Captive elephants are prone to infections of the feet, lungs and skin, as evidenced by clinical and necropsy reports.3 Antimicrobials are commonly used to treat these infections with or without culture and sensitivity information. Often, treatment regimens are established with no pharmacokinetic data on the agents being used in these species. Many times, antimicrobial dosage regimens are extrapolated from equine doses or are allometrically scaled from other domestic species dosage regimens. There are only a few antimicrobials that have been studied for pharmacokinetic information in the elephant. These include trimethoprim-sulfadiazine, oxytetracycline, amikacin, amoxicillin, penicillin, and ampicillin.1,2,5,7,8 When treating animals without the benefit of pharmacokinetic information, there is risk of either overdosing or underdosing the medication to the animal resulting in adverse effects or ineffective dosing and the possibility of developing antimicrobial-resistant infections. More treatment options are needed that are based on scientific information in order to treat these appropriately.
A pharmacokinetic study using ceftiofur sodium (Naxcel, Pharmacia & Upjohn Company, Kalamazoo, MI, USA) was performed in our captive Asian elephants (Elephas maximus) at Busch Gardens in Tampa, Florida. Health status was determined by physical condition, complete blood counts, and serum chemistry parameters.
Elephants were randomly assigned to either an intravenous (IV) or an intramuscular (IM) administration group for the first administration. At the end of this phase, the animals were not used again for minimum of 3 wk to ensure that the ceftiofur had cleared their system. Then, the groups were switched so that the group receiving the IV injections on the first set of trials received the IM injections the second time around and vice versa. The dosage of ceftiofur administered by either route was 1.1 mg/kg based on the recommended dosage ranges for cattle and horses.6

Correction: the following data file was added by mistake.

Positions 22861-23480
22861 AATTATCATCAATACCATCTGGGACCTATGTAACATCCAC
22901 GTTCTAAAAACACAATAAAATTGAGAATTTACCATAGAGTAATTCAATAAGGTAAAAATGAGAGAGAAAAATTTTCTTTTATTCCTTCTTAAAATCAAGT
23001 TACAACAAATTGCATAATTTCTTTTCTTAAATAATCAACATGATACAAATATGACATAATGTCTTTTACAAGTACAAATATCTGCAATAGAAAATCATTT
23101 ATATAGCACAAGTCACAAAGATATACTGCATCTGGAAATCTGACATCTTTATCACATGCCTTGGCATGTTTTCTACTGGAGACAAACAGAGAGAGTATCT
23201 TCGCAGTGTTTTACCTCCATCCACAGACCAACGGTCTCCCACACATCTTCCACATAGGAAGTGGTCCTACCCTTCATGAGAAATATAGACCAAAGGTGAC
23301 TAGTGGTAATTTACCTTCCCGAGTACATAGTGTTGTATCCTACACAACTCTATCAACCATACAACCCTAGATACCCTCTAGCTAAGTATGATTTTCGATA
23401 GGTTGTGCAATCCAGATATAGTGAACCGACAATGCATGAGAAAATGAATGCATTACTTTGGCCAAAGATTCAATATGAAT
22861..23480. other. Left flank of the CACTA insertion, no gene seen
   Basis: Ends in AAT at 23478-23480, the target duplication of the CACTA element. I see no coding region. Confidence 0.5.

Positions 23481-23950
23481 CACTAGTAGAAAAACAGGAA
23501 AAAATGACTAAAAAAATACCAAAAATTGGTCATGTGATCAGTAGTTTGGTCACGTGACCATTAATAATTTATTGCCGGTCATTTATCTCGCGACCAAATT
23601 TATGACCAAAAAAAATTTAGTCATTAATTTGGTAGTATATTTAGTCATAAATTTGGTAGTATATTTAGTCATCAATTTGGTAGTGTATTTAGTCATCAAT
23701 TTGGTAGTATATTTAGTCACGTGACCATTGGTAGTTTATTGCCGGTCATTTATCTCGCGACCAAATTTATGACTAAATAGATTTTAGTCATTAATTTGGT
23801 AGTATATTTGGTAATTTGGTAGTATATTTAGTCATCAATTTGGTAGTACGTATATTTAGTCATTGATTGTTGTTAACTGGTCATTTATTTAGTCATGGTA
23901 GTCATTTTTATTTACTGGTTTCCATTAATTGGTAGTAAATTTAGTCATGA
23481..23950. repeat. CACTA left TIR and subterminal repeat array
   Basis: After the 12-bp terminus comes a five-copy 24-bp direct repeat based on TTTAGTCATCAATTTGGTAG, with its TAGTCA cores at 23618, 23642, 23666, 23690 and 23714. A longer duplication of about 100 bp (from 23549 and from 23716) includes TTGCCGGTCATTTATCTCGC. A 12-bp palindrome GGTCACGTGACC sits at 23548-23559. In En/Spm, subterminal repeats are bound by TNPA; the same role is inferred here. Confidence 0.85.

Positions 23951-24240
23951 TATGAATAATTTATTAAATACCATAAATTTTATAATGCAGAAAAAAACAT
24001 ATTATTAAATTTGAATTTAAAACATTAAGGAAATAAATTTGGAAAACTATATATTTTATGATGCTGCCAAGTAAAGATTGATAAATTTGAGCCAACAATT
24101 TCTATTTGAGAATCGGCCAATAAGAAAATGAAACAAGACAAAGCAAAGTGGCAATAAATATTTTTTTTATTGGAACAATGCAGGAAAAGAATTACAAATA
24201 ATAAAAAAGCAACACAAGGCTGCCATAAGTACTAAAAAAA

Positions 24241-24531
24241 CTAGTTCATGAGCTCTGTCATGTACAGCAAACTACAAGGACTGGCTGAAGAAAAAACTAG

Blood samples were collected just prior to drug administration and at 0.33, 0.67, 1, 1.5, 2, 4, 8, 12, 24, 48, and 72 h post-administration. Samples were collected in lithium heparin tubes, centrifuged within 10 min after collection, the plasma separated into cryovials and these aliquots frozen at -80°C until assayed. Ceftiofur analysis was performed using a validated liquid chromatography/mass spectrophotometry assay.
Analysis showed a steady decline in plasma levels for both IV and IM administrations through the first 12 h. The IV dosing samples showed further decline through 24 h. Levels at 48 and 72 h were below detectible limits for this assay.
The study overall shows a similar pattern in decline of plasma levels between IM and IV administration of ceftiofur sodium in these elephants. Plasma concentrations for the IM samples were lower than expected. This likely could be adjusted by administering ceftiofur at a higher dosage rate of 2.2 mg/kg. This would result in an extremely large injection volume and necessitate increasing the number of injection sites. Efficacy of this drug at this dose is also dependent on the MIC of the target organism.
Results indicate that ceftiofur used at 1.1 mg/kg IM could be useful in elephants when given 2–3 times per day depending upon the type and location of infection.
The authors express their appreciation to the elephant staff and veterinary department at Busch Gardens, Tampa for their assistance with animal handling and sample collection, respectively.
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